Wednesday, 9 December 2009

Into the wild west

As I mentioned in a recent post, we have recently lost our Aunt Elaine to what turned out at post-mortem to be an advanced but undiagnosed cancer. I duly loaded Djangolina, myself and some sombre clothing into the new car for the drive to Cornwall for the funeral.

We agreed with various family members to meet up at the pub next to the church in Aunt Elaine's home village, way down into West Cornwall. We parked, and walked into a curiously empty pub.

"Good afternoon" I said to the diminutive lady behind the bar. "Are you serving lunch?"

Had the place not already been silent, it would have fallen so. She looked at me as if I had just asked the way to Castle Dracula.

"Ooh no m'dear, we bain't servin' vooood t'day. But you can get a pasty at the shop next door."

That sounded fair enough, so that's what we did. After eating through negligible proportions of two enormous pasties, we returned to the pub to get a drink and await the arrival of sundry Byards. As I took a couple of J2Os and turned from the bar, I heard the landlady inform one of the few regulars now arrayed around the bar in wellies and woollies "Thart do be the man what arsked fer vooooood!", followed by murmurs of disbelief and - presumably - suggestions that pitchforks be fetched and torches lit. We then retired to the loos to don mourning clothes.

When we emerged the atmosphere changed dramatically. "Are you here for Elaine?" one of the regulars asked. We assured him that we were. Thus - and I hold this entirely to Elaine's credit - we were suddenly welcome. Before long the pub was fairly full of awkward people in black, looking forlornly out of the window at the driving rain. We had been asked not to sit in the church but to walk behind with the family, which is undoubtedly an honour but on this occasion a rather wet one. The church was packed, a tribute to Elaine's sociability and wide circle of acquaintance.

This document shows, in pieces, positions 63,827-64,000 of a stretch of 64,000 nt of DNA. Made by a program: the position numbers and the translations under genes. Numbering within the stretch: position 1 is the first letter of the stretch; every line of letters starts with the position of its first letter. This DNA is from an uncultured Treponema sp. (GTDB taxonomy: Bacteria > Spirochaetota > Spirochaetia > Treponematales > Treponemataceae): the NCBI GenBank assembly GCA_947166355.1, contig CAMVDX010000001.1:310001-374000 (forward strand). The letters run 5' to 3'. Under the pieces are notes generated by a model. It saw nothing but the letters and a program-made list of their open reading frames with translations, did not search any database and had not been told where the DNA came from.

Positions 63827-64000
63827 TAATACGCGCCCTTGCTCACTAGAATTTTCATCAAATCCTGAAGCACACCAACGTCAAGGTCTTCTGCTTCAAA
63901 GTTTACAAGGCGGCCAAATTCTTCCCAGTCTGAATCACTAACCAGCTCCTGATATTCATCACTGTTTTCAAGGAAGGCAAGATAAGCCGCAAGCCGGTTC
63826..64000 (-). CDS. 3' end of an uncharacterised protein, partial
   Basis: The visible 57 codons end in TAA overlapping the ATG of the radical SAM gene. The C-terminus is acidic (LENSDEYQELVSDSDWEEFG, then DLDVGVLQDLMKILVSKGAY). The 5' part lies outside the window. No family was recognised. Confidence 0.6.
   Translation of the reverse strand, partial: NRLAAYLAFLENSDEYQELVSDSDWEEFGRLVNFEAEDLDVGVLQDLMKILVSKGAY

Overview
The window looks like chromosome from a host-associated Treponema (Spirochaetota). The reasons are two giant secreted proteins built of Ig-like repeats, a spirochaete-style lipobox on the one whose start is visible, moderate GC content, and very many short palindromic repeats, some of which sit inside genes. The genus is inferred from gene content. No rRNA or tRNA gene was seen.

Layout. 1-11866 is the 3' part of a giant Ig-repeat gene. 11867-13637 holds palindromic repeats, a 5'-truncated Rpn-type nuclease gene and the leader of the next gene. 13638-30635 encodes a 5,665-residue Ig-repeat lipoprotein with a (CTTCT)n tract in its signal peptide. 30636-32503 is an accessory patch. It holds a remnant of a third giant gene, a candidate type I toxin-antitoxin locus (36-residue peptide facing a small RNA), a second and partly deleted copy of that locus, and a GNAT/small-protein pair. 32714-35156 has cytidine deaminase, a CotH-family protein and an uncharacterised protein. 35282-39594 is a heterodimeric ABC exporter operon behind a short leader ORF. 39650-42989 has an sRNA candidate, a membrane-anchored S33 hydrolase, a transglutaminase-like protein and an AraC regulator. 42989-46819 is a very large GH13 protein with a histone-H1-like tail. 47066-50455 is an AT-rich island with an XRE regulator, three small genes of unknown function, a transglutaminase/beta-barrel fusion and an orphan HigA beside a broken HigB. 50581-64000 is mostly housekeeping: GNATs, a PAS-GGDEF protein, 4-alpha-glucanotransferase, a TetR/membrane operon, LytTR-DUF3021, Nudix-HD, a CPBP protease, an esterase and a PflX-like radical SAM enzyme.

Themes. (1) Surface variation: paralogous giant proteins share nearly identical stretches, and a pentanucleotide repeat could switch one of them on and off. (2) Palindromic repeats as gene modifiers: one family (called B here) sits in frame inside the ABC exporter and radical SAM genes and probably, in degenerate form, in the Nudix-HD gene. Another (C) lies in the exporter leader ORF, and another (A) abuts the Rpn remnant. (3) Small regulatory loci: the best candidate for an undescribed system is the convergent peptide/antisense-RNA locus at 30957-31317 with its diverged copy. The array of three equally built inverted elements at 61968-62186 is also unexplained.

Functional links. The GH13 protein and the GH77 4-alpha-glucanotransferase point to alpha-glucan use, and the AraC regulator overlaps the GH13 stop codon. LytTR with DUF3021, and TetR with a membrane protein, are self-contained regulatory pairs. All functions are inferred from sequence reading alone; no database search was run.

We heard 'The Helston Furry Dance" (in the original town band version, not the twee popular arrangement - it makes quite diginifed funeral music in fact, in a manner not dissimilar to the opening of Purcell's Funeral Music for Queen Mary) and then The Song of the Western Men. Let nobody say it was not a "prarper job" of a funeral.


Gadjo Dilo said...

Excellent, and a fitting tribute to your aunt I'm sure. Ah so that's the original "Floral Dance" so beloved of Terry Wogan; I'm a sucker for folk traditions, thank heavens Cornwall is keeping some alive.

No Good Boyo said...

Cornwall is where we Welsh go to remind ourselves what happens when you're too friendly to the English. Yes, that's right, we think the Cornishmen are too friendly.

A top pub for a Hammer House of Horror welcome, in the nicest sense, is the Lamorna Wink, in Lamorna. You'll sometimes see John le Carre swilling ales in there. He likes it when people sidle up to him and ask whether he is Red Fox.

Gyppo Byard said...

Gadjo - Those are only a few of the more acceptable folk traditions. There are other, darker ones... BTW, top lines for picking a fight in Cornwall are:

3) Them Israelis be doin' a prarper job with they daffs!

2) Daphne Du Maurier doo live in Wales!

1) Caaaaaarnwall? Bain't that in Devon?

Boyo - personally, I like Cornwall as a sort of "Wales lite", without the chippy, homocidal attitude to the English (with the honourable exception of people from Devon, naturally).

Ripping Yarns got it spot on (from about 1'20"):

Devon4EvaisProper said...

Are you'm sure about "J2O"? We dunt have none yore fancy Lunnun drinks in th' West Country, my hansom! I spect you'm ment H2O. We has him in plenny.

Gadjo Dilo said...

All traditions are dark, Gyp, it's only The New which has a fleeting patina of luminescence.

St. Oives?? Whores of Satan an' Sodomite filth!! (Oi 'ad that Fraaancis Bacon in the back of moi cab once).

Gyppo Byard said...

Devon - bain't that in Carnwall? - it was definitely J20. Now widely available even in the ultimate Heart of Darkness (Coventry).

Gadjo - I suspect the line "I had that Francis Bacon in the back of my cab" could be used by a large number of rough cabbies across much of England and France.

Scaryduck said...

My old dad lives in the west of Cornwall in some West Country version of Brigadoon, and despite residing there for nigh on two decades now, he still gets called a Grockle by some of the cousin-marrying locals. And not in a nice way.